A key summit of central European leaders has been cancelled after a row erupted between Poland’s prime minister and Israeli leader Benjamin Netanyahu when he accused the Poles of cooperating with the Nazis during the Holocaust.
Emmanuel Nahshon, spokesperson for Israel’s Foreign Ministry, said that instead of the Visegrad summit taking place in full, Mr Netanyahu would host bilateral meetings with the Czech, Slovak and Hungarian leaders. It is a blow to the Israeli premier who is looking to shore up support abroad as he faces possible indictment on corruption charges and a snap election in April.
“There will be no full V4 meeting,” Mr Nahshon said, using a term to describe the right-wing central European bloc.
“Three PM’s are arriving and will hold meetings with [Israel’s] PM.”
Mr Netanyahu was due to meet the leaders of the four central European countries known as the Visegrad Group – Poland, Hungary, the Czech Republic and Slovakia – this week during the two-day summit.
However, Polish leader Mateusz Morawiecki announced on Monday he was pulling out of the summit, and sending his country’s foreign minister, Jacek Czaputowicz, instead, after controversial remarks made by Israel’s prime minister during a speech at a Middle East conference in Warsaw last week.
Mr Netanyahu had said “Poles cooperated with the Nazis”, seemingly a statement that some Poles had taken part in the killing of Jews during German occupation.
Israel’s acting foreign minister, Israel Katz, exacerbated the dispute on Monday when he told Israel’s Army Radio: “Many Poles collaborated with the Nazis and took part in the destruction of the Jews during the Holocaust.”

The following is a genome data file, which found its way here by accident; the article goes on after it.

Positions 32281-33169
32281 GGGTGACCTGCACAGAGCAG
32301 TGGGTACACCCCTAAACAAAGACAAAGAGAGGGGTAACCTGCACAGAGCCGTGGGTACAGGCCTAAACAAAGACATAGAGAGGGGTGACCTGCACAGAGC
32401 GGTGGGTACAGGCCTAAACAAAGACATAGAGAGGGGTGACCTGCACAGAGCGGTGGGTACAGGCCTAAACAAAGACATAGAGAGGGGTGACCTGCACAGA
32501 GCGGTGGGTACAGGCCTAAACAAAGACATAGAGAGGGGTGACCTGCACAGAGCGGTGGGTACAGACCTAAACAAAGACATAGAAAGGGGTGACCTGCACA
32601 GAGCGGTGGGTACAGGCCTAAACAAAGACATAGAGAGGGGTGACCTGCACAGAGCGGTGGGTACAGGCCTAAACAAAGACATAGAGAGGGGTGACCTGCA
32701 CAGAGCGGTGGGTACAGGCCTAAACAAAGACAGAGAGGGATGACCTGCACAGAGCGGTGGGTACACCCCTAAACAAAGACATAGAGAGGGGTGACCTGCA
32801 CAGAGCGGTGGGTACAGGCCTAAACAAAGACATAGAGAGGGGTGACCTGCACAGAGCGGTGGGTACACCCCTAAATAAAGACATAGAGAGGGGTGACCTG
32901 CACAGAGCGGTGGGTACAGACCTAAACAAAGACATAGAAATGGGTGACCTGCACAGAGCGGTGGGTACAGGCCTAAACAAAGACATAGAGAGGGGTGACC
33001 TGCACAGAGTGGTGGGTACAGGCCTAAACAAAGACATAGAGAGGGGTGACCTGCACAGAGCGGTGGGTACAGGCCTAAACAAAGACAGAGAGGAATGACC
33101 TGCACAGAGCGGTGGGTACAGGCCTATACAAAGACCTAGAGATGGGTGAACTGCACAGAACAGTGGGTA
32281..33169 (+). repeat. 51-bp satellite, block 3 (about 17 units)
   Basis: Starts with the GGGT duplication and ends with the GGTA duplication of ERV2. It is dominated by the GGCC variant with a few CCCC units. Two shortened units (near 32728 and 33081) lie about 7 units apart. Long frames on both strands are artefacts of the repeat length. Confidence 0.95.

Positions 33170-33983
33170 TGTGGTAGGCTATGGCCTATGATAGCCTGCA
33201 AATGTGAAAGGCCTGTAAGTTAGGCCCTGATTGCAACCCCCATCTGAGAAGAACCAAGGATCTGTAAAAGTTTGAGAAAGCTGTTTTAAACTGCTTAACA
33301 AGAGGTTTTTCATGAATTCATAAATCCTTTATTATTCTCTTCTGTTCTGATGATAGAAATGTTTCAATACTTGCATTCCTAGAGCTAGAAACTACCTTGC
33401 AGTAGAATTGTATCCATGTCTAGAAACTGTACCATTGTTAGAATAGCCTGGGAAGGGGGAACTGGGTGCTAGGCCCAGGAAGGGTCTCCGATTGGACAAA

Mr Morawiecki branded the remarks “racist and unacceptable”.
The Israeli leader was initially quoted by the Jerusalem Post as saying “the Poles”, which suggested he was blaming the entire Polish nation.
Both Mr Netanyahu’s office and the newspaper later clarified he had been misquoted due to an editing error.
The Polish government summoned the Israeli ambassador on Friday and later said it was not satisfied with the explanation.
Tomasz Lis, editor of the Polish edition of Newsweek and a government critic, accused Mr Morawiecki of snubbing the conference because he “has to think about the far-right and antisemitic electorate” with a general election due this year.
This is not the first time Poland and Israel have clashed over the Holocaust.
Last year, Mr Netanyahu described comments by Mr Morawiecki that Jews were among the perpetrators of the genocide as “outrageous”.
The Polish leader’s remarks came after his country introduced a law making it illegal to claim Poland bears some responsibility for the crimes of Nazi Germany.
Germany occupied Poland in 1939, annexing part of it and directly governing the rest.
Unlike other countries occupied by Germany, Poland did not have a collaborationist government at the time. The prewar Polish government and military fled into exile and an underground resistance army fought the Nazis inside the country.
Because of that history, Poles find references to Polish “collaboration” to be unfair and hurtful.
However, individual Poles did take part in killing Jews during and after the war, and many Holocaust survivors and their relatives carry painful memories of persecution at Polish hands.
In Israel, there has been anger at what many there perceive to be Polish attempts today to whitewash that history.
The dispute last year sparked an explosion of antisemitic hate speech in Poland, and there were signs of another spike in recent days.
“The worst of all is that a man cannot even hate Jews in response, because he knows that this is what the sons of b****es are going for”, Rafal Ziemkiewicz, a prominent host on public broadcaster TVP, tweeted on Saturday.
Meanwhile, in the western city of Wroclaw, the words “Jezus jest Krolem”, which translates as “Jesus is King”, were spray-painted on an exterior wall of a Jewish cemetery.
Additional reporting by AP
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